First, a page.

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Arsene Wenger: A Case of Denialism

Wednesday 16th March 2016
It is not the season that Arsenal fans were looking for, the chants (and banners) for #WengerOut have been going around the Emirates.

It's mid-March in 2016 and Michael's exhausted mother refuses to give up hope. Her son, still on life support, has shown no sign of life in ten years. His bed, surrounded in Arsenal scarves and posters, red balloons and club memorabilia, serving as a poetic reminder of his former life. She tells herself the flicker of eyelid movement is a sign of consciousness. The doctors inform her it's no more than a spontaneous corneal reflex.

Denialism describes irrational actions that avoid the uncomfortable truth. A wilful ignorance. For things we sense may never improve, a coping mechanism can be self-inflicted cataracts. In the midst of crisis, Arsene Wenger shares this trait with Michael's mother.

It has been argued by psychologists Diethelm and McKee that all denial shares the following characteristics:



  1. Conspiracy theories - When overwhelming evidence reaches the same conclusion, denialists shall argue that this is not the product of independent decision making, but a secret conspiracy. In January 2016, Wenger proposed that social media had given fans a worrying strength of opinion. “Today, straight away it becomes a stream of people who think the same way and they become a force.”


  2. Cherry Picking - Ignoring the wider opinion, a denialist shall cherry pick in order to challenge the consensus. In years of underwhelming transfer windows, when fans urged Wenger to open the cheque book, he would point towards Diaby, Walcott or Rosicky. Players returning from injury would be described as ‘new signings' much to the frustration of the supporters.


  3. Logical Fallacies - Logically false arguments lead to the creation of invalid conclusions. Wenger has become renowned for insisting that fault lies with the pitch, opposition style of play and the referees, before any internal deliberation.




In utilising a denial-based coping mechanism, Wenger can avoid the real root of the problem. It is an intrinsic issue that stems from the Board.



Stan Kroenke is Arsenal Football Club's majority shareholder and currently earns £3,000,000 per year in 'consultancy fees.' One can assume that this consultancy involves annual perpetuation of settling for inadequacy. Hunches aside, one stakeholder group that he continually fails to consult is the supporters.

It becomes somewhat unsurprising that he has been nicknamed ‘Silent Stan' upon reading some of his statements. His recent comments describing Arsenal as a 'brand' that require financial success over titles is perhaps his most damning yet. He is not discussing Heinz Baked Beans. He is making reference to a club with historic traditions and values. From 1886 when a group of armament factory workers decided to form a football team, to the present day, with fans paying the highest ticket prices nationally in order to follow the club. It is more than just a logo and a commodified dream.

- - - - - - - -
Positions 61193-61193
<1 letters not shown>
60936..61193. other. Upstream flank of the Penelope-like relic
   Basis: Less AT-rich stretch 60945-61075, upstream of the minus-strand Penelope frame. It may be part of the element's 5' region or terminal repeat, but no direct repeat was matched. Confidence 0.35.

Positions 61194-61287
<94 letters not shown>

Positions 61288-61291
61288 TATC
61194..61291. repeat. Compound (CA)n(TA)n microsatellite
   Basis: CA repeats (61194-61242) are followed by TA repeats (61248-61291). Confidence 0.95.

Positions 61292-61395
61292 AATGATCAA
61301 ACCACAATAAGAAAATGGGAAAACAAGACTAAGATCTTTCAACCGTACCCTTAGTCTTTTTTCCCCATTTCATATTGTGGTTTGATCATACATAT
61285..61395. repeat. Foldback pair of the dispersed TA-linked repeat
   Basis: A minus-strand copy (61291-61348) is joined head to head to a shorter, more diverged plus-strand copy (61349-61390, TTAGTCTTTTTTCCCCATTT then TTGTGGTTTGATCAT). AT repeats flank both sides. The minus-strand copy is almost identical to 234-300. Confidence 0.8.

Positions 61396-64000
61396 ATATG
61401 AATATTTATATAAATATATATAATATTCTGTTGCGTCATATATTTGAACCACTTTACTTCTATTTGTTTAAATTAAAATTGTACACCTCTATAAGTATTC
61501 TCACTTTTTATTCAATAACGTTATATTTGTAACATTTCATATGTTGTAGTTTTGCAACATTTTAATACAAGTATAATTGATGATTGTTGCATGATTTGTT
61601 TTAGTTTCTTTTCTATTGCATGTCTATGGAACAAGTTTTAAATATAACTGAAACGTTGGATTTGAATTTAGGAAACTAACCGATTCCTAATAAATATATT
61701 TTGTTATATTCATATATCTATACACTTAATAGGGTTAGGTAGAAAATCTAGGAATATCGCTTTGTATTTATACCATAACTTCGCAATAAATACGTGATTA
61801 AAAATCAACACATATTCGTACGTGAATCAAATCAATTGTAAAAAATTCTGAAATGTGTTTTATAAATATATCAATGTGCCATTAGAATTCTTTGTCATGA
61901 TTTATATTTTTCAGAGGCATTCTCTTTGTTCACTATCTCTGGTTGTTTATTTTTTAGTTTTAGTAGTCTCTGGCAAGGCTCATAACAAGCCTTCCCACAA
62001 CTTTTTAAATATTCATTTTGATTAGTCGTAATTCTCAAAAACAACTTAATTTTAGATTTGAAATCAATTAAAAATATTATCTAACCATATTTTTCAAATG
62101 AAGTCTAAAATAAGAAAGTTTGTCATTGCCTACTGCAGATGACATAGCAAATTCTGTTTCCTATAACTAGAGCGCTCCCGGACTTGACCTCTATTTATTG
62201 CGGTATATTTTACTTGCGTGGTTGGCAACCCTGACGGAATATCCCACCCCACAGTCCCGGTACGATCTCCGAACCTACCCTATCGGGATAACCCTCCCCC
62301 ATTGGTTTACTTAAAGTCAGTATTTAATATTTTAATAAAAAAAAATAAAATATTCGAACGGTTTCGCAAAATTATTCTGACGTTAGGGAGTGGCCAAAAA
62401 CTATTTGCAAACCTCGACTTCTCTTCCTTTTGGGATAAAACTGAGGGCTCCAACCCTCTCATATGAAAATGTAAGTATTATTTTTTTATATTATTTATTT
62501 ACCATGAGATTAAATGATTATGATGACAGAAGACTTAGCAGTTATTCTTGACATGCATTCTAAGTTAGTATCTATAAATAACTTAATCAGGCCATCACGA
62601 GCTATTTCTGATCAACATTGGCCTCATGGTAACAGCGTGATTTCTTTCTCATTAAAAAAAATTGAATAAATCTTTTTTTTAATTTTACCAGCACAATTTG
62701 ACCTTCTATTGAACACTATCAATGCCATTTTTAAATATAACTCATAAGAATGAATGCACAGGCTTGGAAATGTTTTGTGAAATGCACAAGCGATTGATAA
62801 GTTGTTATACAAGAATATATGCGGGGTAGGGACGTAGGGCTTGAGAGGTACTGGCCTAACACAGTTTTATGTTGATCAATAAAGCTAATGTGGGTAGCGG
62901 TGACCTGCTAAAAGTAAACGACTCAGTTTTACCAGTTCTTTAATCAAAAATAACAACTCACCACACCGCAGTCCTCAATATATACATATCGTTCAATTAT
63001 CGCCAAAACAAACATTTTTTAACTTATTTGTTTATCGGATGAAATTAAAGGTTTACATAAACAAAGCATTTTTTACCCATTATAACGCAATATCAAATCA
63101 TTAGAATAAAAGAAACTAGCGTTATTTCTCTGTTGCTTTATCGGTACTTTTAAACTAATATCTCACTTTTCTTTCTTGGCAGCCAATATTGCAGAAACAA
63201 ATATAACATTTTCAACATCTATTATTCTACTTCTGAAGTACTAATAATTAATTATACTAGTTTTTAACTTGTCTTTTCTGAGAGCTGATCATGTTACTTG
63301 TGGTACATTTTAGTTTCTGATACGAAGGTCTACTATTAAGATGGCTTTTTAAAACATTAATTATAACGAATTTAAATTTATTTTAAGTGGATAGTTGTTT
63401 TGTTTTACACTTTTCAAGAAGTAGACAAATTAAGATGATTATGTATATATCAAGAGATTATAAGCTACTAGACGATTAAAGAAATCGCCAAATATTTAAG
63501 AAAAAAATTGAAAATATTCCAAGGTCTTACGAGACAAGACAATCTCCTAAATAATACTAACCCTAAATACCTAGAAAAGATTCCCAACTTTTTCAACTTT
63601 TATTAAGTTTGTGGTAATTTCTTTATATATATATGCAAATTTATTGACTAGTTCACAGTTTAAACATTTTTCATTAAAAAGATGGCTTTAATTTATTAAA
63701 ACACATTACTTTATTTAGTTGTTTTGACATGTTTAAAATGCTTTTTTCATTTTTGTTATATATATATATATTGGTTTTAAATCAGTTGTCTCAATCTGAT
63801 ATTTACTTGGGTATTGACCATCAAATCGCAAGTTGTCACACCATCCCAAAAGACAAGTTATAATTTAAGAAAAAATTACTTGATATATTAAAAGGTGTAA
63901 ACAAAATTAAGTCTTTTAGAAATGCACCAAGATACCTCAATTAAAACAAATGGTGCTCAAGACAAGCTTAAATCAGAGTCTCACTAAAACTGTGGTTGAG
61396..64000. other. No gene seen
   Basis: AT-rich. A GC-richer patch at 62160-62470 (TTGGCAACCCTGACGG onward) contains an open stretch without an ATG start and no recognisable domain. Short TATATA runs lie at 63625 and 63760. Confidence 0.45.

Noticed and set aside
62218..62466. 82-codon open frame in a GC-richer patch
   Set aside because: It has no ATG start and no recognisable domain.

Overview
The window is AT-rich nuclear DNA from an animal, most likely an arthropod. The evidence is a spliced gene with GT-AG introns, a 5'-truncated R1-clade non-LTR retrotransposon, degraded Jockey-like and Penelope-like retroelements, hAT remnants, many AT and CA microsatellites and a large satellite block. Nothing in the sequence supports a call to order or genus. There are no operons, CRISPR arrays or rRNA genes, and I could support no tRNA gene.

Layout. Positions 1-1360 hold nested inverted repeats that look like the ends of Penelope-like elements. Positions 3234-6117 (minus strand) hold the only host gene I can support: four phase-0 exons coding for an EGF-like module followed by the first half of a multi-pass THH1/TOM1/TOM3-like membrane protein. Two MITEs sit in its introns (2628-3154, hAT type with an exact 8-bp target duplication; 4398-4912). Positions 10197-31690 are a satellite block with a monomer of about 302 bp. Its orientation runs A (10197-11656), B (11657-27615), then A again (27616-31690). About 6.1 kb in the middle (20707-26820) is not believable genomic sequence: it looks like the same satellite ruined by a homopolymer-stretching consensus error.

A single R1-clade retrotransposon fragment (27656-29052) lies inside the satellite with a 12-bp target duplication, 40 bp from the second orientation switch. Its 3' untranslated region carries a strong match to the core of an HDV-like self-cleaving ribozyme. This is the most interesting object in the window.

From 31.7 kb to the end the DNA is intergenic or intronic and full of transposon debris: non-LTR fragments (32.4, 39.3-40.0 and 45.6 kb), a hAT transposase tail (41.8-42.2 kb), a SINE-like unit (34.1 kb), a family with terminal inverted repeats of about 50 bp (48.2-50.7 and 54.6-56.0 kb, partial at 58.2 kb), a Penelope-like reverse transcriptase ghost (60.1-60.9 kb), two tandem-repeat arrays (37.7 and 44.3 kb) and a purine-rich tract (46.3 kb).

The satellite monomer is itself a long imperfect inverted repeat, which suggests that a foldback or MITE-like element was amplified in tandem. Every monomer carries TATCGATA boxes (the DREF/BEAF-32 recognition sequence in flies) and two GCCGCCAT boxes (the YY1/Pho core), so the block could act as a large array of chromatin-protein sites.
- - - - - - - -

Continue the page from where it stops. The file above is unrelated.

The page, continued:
In recent financial statements, Arsenal announced a cash reserve of close to £200m. Whilst it is understood that this outlay is not solely for player transfers, the purchase of no outfield players in the last summer transfer window was inexcusable. This feat was matched by no other club in any of Europe's top leagues.

With the boost of a lucrative commercial deal with Puma, fans had expected the recruitment strategy to adapt accordingly. But nothing has changed. Whilst fans understand the Club's commitment to comply with financial fair play regulations, there is a moribund thirst for major honours. The opportunity to make a significant advance past struggling competitors in stages of transition was there to be taken. This chance is fading fast. This is a systemic issue. Of executive origin. For real progress, Stan Kroenke must sell his share and allow Arsene Wenger the freedom from denial.

16th May 2016.

Michael's finger twitches. His elbow begins to raise. An eye opens.

The doctors take time to explain that he had been in a comatose state for the past decade. His tearful mother is overwhelmed with love for her son. Michael looks back at her. His eyes glimmer as they roll towards the framed Thierry Henry poster hanging on his bedside. The hope that his beloved club propelled beyond the invincible season and the Champions League Final defeat onto innumerable success filled his decennary slumber. Surely Mother had countless tales of triumph to share...

Denial was all that could relieve him for the next half an hour.

Sign the petition to show your discontent with Stan Kroenke's shareholding at Arsenal: https://www.change.org/p/arsenal-fc-remove-stan-kroenke-from-the-arsenal-board
Sean Gibson
Arsenal fan. All time favourite players include Dennis Bergkamp, Thierry Henry, Eduardo Da Silva, Ronaldinho and Zinedine Zidane. Will never forget the 25th April 2004. Follow Sean on Twitter: @seangooner

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